By Rabbi David Wolkenfeld, Guest Torah Columnist
Torah Portion: Vayikra (Leviticus 1:1−5:26)
Rabbi Yohanan ben Zakkai, the famous first-century rabbi said, “happy is the generation whose ruler brings a sin offering.”
This is a curious marker of a fortunate generation, but it can shed light on one of the opening topics of Sefer Vayikra (Leviticus) and in that way, teach us something about the book as a whole.
The book of Vayikra, which we begin to read and study this Shabbat, is transfixed by the idea of holiness and how it can be generated, preserved, and ultimately spread throughout an entire community. As the book begins, kedushah, holiness, is the province of the kohanim, the priests, as they operate within the confines of the mishkan, the sanctuary. As the book unfolds, kedushah is a spread to every confine of society in concentric circles that come to include each individual member of the sacred community. Kedushah is created by the foods that we eat, by the relationships that we form with others, by the days of our calendar that we sanctify with rest and worship, and, of course, by our ethical interactions with other people.
Holiness, in Vayikra, requires ethical sensitivity, ritual meticulousness, and a conscientious attention to a myriad of details of life. It is exhausting to live life with such an intense awareness of Divine scrutiny and also accountable to a comprehensive system of mitzvot and obligations. Right at the beginning of Vayikra we are told that failures are inevitable and that there is a method to recover in the face of failure.
Offerings and animal sacrifices of various kinds are described in the Torah from the first chapters of Genesis. When the Torah describes the construction of the mishkan it is obvious that offerings and animal sacrifices are meant to constitute a significant portion of activities there. The offerings that are described in the opening chapters of Vayikra can be divided, roughly, into two categories, optional offerings, and obligatory offerings. Of the obligatory offerings, the most common and most important offering was the korban hattat. The korban hattat is most commonly translated into English as a “sin offering” but the contemporary educator and scholar Rabbi Moshe Sokolow has pointed out that hattat, from the Hebrew het, has a very different valence than “sin.” A sin is the result of a degree of evil or malice that is not implicated in the Hebrew het, which instead signifies a missed goal (like an arrow that has gone astray – see Judges 20:16 for an example).
The korban hattat, is therefore not something that is brought in response to sin, but something brought in response to het, a failure to attain our goals or for missing our target. How do we miss our targets? The korban hattat is brought in response to violations of the Torah’s prohibitions that occur under two sets of circumstances, someone may be confused about the law itself (and what the Torah permits and what it forbids) or someone may be confused about an element of reality and the consequences of a certain action (for example someone may forget that it is Shabbat or Yom Kippur). These examples of “missing the target” are accidental violations of the Torah’s rules, or transgressions that are “shogeg” in Hebrew and violations of these kinds could be rectified through the korban hattat.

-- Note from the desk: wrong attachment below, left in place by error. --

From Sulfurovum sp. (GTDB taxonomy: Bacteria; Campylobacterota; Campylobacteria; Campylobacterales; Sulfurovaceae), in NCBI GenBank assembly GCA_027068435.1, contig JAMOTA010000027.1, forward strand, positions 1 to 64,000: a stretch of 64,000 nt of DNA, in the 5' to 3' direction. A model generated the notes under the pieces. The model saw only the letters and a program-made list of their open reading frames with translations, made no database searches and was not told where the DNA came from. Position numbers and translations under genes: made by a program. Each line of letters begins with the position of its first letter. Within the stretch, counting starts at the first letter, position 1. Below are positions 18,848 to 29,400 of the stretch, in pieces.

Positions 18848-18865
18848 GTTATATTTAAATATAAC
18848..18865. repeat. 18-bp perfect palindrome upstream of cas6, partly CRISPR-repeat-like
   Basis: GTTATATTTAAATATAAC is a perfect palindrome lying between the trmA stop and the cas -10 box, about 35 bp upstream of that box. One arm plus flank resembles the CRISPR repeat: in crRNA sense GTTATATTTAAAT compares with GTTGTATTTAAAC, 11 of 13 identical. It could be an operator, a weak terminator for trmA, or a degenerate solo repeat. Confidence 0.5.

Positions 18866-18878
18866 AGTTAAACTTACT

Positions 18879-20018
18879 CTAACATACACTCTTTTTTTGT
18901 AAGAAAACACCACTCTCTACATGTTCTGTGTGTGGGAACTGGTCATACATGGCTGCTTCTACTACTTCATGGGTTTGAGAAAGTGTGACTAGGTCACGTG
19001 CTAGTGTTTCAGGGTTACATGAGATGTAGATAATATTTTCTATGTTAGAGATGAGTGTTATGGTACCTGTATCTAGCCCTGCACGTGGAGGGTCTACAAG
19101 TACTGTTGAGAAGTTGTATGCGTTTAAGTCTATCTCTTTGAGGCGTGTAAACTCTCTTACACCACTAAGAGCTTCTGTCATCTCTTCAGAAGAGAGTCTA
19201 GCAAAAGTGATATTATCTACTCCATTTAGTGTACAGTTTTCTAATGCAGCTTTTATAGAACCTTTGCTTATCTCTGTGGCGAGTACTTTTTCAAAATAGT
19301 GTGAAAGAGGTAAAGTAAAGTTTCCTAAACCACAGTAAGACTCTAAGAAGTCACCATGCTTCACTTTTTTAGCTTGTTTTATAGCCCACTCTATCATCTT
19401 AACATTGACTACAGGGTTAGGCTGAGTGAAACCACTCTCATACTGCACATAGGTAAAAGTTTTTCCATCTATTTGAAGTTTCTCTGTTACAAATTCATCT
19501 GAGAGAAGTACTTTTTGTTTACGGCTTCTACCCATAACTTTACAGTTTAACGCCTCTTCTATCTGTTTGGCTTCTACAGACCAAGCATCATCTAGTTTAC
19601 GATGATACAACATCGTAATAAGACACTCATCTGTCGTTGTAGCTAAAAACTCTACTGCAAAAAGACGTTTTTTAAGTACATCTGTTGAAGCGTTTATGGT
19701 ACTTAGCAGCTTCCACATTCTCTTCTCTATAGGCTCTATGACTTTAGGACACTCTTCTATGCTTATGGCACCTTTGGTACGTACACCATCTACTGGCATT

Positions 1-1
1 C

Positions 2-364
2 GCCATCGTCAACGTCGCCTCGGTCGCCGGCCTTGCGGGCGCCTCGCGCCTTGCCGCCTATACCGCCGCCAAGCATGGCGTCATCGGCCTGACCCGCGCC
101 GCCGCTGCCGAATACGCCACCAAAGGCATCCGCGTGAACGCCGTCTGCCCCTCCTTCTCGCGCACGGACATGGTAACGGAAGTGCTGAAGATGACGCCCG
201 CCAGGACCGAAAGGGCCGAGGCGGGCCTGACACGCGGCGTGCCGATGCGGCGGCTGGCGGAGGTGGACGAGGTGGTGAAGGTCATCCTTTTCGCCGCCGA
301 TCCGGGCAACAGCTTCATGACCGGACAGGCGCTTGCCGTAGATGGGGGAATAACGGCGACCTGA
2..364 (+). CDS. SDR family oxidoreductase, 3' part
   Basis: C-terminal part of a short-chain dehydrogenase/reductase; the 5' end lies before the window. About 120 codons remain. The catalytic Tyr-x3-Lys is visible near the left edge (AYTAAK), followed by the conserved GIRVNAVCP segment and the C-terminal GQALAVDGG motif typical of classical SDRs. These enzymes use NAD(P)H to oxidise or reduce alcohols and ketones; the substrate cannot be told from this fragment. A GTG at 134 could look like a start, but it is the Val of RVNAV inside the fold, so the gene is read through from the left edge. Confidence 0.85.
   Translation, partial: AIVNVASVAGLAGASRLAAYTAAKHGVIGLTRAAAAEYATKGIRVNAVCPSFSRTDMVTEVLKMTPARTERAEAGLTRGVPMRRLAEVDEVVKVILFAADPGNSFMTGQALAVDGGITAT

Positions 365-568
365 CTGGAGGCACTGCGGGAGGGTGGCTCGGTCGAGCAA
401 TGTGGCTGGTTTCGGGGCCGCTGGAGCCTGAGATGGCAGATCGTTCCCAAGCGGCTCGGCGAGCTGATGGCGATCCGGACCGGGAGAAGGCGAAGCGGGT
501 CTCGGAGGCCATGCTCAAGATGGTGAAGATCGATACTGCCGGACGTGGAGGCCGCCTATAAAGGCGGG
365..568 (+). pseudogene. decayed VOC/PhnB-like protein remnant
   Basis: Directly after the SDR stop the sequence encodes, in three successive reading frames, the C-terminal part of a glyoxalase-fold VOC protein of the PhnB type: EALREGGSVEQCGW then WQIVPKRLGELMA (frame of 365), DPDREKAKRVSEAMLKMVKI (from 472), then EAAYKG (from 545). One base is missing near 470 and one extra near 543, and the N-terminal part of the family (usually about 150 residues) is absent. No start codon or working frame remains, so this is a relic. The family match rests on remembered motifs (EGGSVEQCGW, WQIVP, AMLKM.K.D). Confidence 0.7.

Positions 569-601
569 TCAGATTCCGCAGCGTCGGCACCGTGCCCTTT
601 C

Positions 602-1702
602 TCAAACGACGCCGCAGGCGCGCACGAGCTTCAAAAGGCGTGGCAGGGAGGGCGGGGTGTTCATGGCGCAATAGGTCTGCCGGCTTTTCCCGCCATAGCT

If these accidental cases of missing the target indicate no malice aforethought or evil designs, why is any rectification needed whatsoever? Rabbi Samson Raphael Hirsch, a 19th century German rabbi, wrote that the casual approach to life in general, or to mitzvot in particular, allows accidental violations that are missing the target. That casualness and lack of conscientious awareness of my surroundings and the mitzvot of the Torah is what must be rectified. If one could violate a command of the Torah merely by not caring enough to prevent that violation, then one’s way of being in the world needs adjustment and this is the purpose of the korban hattat.
The Torah delineates four different categories of korban hattat. One is for a kohen, or priest, who violates the Torah in a shogeg fashion. One is for circumstances in which the entire nation violates the Torah in a shogeg fashion (perhaps they were misled about some pertinent detail of the Torah’s laws). One is for a prince or nasi violates the Torah in an unwitting fashion, and finally one form of korban hattat for common, civilian, Israelites.
Even though each of these four categories are in the Torah, they are not presented equally. Three out of the four categories are introduced with the word “im” or by saying “If it should happen that a transgression occurs under these circumstances…” However, the unwitting transgression of the prince is introduced with a different Hebrew word, not “im” for “if” but “asher” for “when.”
In this way the Torah hides an important point within a myriad of details of this taxonomy of offerings. Leaders always commit transgressions of one kind or another. Those who exercise leadership are forced, at times, to decide between two bad options. The act of exercising leadership requires disappointing elements of one’s own constituency who had hoped an untenable status quo could endure for longer or who had wished for a policy change in a different direction. To accept a leadership position is to implicitly accept the need to disappoint others and to embrace bad options when the alternatives seem worse. It is not a question of “if” a leader should miss the target, but “when” a leader misses the target.
Rabbi Yohanan’s statement now makes sense. Happy is the generation when its leader is open about the occasions when the target was missed, tries to rectify the damage in whatever ways are available, and in this way makes better choices in the future and serves as a positive role model to others.
Rabbi David Wolkenfeld is rabbi of Anshe Sholom B’nai Israel Congregation.